- Travel is more than seeing the sights. It is a change that goes on, deep and permanent, in the ideas of living - Miriam Beard
When the Commonwealth Games came to Manchester in 2002, Roisin and I were lucky enough to attend the opening ceremony. Among the big guns of the likes of Canada, Australia and the UK paraded a small team of a dozen or so. It was their debut at the Commonwealth Games. Blink and they’d be swallowed up in the masses. This was the small Pacific Island nation of Niue. At the time, we had to dig out the reference books to identify that Niue is an overseas territory of New Zealand. This was very much a case of, ‘It’s not the winning that counts but the taking part..’
This edict was very much in evidence when their 23 stone shot putter doubled up as their 100m representative. Now my understanding is that all athletes have to partake in their country’s trials in order for the selectors to pick the best in each event. I found it difficult to accept that he was the best Niue had to offer. However, I have since learnt that
Niue’s nation sport is darts and we all know what darts players are built like!!! My guess is that he was the only athlete that owned a part of running shoes and only drank halves of beer or maybe was the only 100m runner that still had a valid passport!! Nevertheless, none of that mattered. The 2002 Commonwealth Games had put Niue well and truly on the map and moreover, on Roisin’s radar!! From that day on, we made it a mission to, one day, visit this South Pacific island paradise.
We had previously looked in to traveling to Niue but as there is only one plane per week in and out of the island and all flights are via New Zealand, this was not an option. The next best thing was to cruise there (something Roisin and I know a little about!!) unfortunately no cruise ships stop there…until now!!
This trip will see us fly down to Sydney, Australia before hopping over to Auckland, New Zealand. We will pick up the Holland America Maasdam from Auckland and make our ways across the South Pacific calling at a few ports in Tonga, the Cook Islands and several ports
in French Polynesia (the little outpost of Niue will be in there as well, of course!!) We will cross the international Date Line so we will have 18th
April…twice!! We also cross the equator and finally seven continuous at sea before arriving at our disembarkation port, San Francisco. From there we will head straight to the airport for our flight home.
Explaining these plans to an ex colleague several weeks ago, she exclaimed, ‘Wow! What a once in a lifetime trip’.
‘Yes, so much so’, I replied, ‘that it’s our second time!!’
In 2010 we did a similar trip but in reverse. That was to celebrate our milestone birthdays. As at the time it was only our second cruise, we named that cruise, the Big One. Thirty-odd cruises later, having now cruised to all continents (except Antarctica), the Big One has somewhat been downgraded to the ‘slightly above average one’!! Everything is relative!!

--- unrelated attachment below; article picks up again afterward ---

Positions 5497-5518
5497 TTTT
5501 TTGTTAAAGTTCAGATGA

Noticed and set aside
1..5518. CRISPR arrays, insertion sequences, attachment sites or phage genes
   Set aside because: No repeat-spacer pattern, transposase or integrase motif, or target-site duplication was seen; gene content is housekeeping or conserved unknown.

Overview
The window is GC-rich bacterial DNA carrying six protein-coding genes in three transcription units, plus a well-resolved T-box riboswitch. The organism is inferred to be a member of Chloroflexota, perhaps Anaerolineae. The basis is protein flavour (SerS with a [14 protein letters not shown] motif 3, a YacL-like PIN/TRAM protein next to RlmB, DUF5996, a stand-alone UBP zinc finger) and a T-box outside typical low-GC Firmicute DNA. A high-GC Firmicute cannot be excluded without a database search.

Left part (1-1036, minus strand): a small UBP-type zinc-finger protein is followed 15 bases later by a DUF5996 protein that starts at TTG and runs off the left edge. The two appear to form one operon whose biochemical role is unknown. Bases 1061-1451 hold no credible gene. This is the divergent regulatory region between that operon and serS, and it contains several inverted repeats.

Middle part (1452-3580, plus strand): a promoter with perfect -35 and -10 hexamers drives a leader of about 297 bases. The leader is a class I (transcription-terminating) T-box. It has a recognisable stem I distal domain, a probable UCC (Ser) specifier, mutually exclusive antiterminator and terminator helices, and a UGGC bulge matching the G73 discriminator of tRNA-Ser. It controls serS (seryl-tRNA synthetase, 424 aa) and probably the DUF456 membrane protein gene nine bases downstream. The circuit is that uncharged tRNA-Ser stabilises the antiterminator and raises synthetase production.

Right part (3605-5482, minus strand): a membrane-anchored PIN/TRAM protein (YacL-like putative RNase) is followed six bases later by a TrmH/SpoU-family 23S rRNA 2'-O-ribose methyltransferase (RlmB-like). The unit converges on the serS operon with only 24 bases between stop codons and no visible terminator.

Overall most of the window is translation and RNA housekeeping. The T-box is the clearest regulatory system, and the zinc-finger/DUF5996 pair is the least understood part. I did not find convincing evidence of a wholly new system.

Coats on and our first ‘episode’ of this trip (I hope it’s not a shape of things to come!) I took out the train tickets from our holiday folder
(Yes, we have a holiday folder that contains travel documents, tickets and research material. An essential piece of kit for my very own Roger Hargreaves’s character – Little Miss Organised!!). I then took the cases out to the car and came back in to retrieve the tickets I thought I’d left on the arm rest of the sofa but they were nowhere to be seen. After the initial panic and looking in places I knew I hadn’t been since handling the tickets, I eventually found them…. in the driveway underneath Roisin’s car. I’m not going to even try to understand how they ended up there but even more worrying I can’t explain what made me look under there to find them!!
Our local train station, Hough Green, is ½ mile from home so without further delay, I drove Roisin and the luggage to the station then drove back to the house before running (well, walking fast – which is almost like running for me these days!!) back to the train station with minutes to spare before we were finally on our way. The first leg of this mammoth journey was simple – the train to Manchester airport. It only
took an hour even with a short change at Warrington.
We flew Singapore Airlines. We have both flown with many different airlines over the past fifteen years but this was our first time experiencing this South East Asian Company. The cabin crew were very accommodating and pleasant and the food was filling and not as tasteless as some other in-flight meals I have experienced!
The flights themselves were uneventful. A twelve-hour flight followed by a two-and-a-half-hour stopover in Singapore before continuing with another seven-hour flight to Sydney. It is one thing having a two-hour flight that is uneventful but do you realise how long twenty hours of uneventfulness feels like?? There are only so many downloaded episodes on Netflix you can watch or so many puzzles you can do or even so many times you can read the in-flight magazine before you start counting the rivets in the sections of the hull!! The long-haul flight was a day time flight as well so my brain was telling the rest of my body that it’s not time to go to sleep yet and when it was time to go to sleep, it coincided with the time to land!!!
Australian Immigration is now all automated and despite TV shows such as Anything to Declare that seem to detain passengers for a full cavity search because one has tried to import a snickers bar which contains peanuts that may harvest a bacteria harmful to the Antipodean Eco system, we had collected our luggage, exited the controlled area and were heading toward the train that would take us directly to within a few hundred yards of our hotel. All within a record time of 7 minutes!!